I Am Having Trouble Deciding What College To Attend- Money Is No Object? (996 hits)
I am having trouble determining which school I should go to. I have been accepted to the University of Georgia but I also am interested in an HBCU (Howard University), which is way smaller than UGA, and is out of state. Cost is no matter to me, but I was wondering if you have any insight on how should I go about figuring out which school I need to choose?
Congratulations on the acceptance into the University of Georgia and Howard University. The University of Georgia was the first public, state-supported college in America. Howard University is one of the top three HBCU’s, along with producing some of the most prominent African American leaders known today. Both colleges maintain a superior reputation, prestige, and history. Whatever your final decision; my goal is to help you make the best decision possible. I am an alumnus of Winston-Salem State University a HBCU. The campus life reminded me of home and a daily family reunion. Although the school was small, I found it large enough to explore my dreams. Finding a small and inviting college campus was important to me. I didn’t want to be labeled by my social security number; instead I wanted to be known by my name. I share my brief experience to help you understand there are several reasons for selecting a particular college. Whatever the decision you make; remember the decision should be based upon your acknowledgement of self and what you want from your college experience. Today I will share with you five steps to making the right decision when selecting a college.
1. Just who am I? This is an important question to ask you when deciding the college to attend. Who are you? What are your strengths? What are your weaknesses? Do you enjoy being around different kinds of people? Are you shy? Are you outgoing? An important factor you must consider before attending any college, joining organizations, or making friends with someone you must discover you first. Your identity makes you who you are. If you decide to attend a college based on its popularity, your parent’s desires for you or whether your friend s are attending the same college you may soon find yourself transforming into someone you do not recognize. Therefore, I encourage you to assess yourself even before you begin deciding on the college to attend.
2. Discover your reason for attending a particular college. On a sheet of notebook paper, draw a line in the middle of the page. On one side of the line write Howard University on the other side write University of Georgia. Under each school write the reason why you would like to attend the college. I would advise you to list as many positives and negatives as you can. This sheet is important as you begin to narrow down your selection. I must be honest when I was deciding what college to attend I created a poor positive/negative list based upon how far the ride was from my dorm to back home where my boyfriend stayed. I did not consider any factors such as cost, safety, student to teacher ratio, or the academics. Thankfully I managed to attend the best school, but the reasoning behind my decision was not clearly addressed in the beginning.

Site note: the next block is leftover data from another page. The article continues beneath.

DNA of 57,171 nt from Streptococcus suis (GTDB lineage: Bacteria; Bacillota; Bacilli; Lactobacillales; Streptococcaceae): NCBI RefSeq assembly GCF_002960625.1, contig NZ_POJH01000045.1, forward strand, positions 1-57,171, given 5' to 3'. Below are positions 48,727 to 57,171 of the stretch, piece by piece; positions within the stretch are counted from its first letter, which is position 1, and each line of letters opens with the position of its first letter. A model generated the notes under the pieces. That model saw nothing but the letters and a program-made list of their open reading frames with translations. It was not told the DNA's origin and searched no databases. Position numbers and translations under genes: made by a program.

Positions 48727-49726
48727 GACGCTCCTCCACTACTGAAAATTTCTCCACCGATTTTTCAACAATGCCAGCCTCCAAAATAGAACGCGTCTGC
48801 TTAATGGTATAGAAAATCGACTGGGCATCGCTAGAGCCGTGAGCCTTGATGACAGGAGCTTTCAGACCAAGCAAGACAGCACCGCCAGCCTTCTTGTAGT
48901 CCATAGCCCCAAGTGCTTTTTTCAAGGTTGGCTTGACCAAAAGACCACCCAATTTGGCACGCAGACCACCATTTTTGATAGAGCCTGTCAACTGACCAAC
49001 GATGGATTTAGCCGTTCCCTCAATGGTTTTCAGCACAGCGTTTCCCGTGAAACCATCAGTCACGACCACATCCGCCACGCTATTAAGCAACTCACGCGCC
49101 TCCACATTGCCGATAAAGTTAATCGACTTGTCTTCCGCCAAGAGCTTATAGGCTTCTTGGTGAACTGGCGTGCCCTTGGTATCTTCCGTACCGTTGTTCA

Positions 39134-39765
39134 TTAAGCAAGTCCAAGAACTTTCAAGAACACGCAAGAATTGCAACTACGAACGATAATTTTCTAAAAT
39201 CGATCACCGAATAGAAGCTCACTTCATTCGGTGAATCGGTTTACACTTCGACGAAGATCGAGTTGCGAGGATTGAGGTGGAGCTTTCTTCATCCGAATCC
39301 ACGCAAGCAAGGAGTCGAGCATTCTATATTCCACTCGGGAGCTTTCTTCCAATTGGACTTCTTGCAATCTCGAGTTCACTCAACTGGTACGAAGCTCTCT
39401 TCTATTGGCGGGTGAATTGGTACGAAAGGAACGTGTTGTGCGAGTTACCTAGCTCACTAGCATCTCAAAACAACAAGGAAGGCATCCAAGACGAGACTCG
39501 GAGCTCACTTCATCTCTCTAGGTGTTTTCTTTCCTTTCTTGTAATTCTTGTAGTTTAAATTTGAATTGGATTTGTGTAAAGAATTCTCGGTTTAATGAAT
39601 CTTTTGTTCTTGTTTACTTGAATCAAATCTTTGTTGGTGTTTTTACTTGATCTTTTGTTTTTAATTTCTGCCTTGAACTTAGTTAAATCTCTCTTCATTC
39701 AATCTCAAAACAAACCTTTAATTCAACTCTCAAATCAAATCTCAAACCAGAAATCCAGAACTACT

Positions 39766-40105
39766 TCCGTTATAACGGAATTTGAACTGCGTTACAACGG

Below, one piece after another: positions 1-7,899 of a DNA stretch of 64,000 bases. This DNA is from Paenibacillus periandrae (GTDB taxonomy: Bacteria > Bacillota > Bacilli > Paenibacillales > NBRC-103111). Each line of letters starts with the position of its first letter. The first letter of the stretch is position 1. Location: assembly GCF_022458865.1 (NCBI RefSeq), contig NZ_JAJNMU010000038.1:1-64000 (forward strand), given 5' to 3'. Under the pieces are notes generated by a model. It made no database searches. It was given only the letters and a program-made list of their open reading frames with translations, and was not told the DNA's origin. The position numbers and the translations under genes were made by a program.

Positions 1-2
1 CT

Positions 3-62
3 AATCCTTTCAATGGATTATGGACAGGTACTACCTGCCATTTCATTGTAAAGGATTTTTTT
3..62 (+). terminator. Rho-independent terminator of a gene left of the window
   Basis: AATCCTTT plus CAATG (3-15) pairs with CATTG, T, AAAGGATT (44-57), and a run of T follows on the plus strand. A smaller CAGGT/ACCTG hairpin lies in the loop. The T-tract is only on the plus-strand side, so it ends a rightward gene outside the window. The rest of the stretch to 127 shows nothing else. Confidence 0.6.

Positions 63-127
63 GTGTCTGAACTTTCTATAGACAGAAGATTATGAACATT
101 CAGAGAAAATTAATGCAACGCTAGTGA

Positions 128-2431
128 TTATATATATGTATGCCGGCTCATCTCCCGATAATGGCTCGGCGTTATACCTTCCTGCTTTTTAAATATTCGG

3. Don’t believe the hype! Several news articles and blogs have been written that question if an HBCU will land you a job. Students worry about attending an HBCU believing that they will not be as successful or as marketable. Success is not given to you because you even attend a college. Several people who attend predominantly white colleges/universities and find themselves in the same unemployment line as any other graduate. Success is about the effort and drive that you have to reach and maximize your opportunities. Employers are seeking students who have outstanding skills and experience.
4. Know your financial obligations and the resources available for college tuition. I am assuming because you stated, “money was no object for you”, you have a full scholarship to both colleges. To me this would be the only reason for why money should not be an object. In an economy that has shifted drastically since 2008, it is important to understand the value of money. You should become aware of the financial obligations to both Universities. Most colleges require that you maintain a certain grade point average (G.P.A) each semester while on scholarship. If you happen to have a bad semester and your G.P.A does not meet the requirements, you will become responsible for the tuition cost. Therefore, money will be an object and may create a problem. Many people don’t like to look at the “what ifs” but a well prepared student or successful person looks at possibilities. I encourage you to visit the campus Financial Aid office to obtain a full tuition break-down and also make sure you understand all the requirements of any scholarship or grant received.
5. Finally, do not squeeze a foot into a shoe that does not fit. When selecting colleges to attend, make certain that you are making the decision that includes your belief that the school is for you. Not because your parents are alumni’s, your boyfriend/girlfriend is attending or because of where the college ranks on a list. Finding the right college does not necessarily mean it will happen overnight. I encourage you to visit the campus, the college website and speak to students who currently and previously are attending your college choices.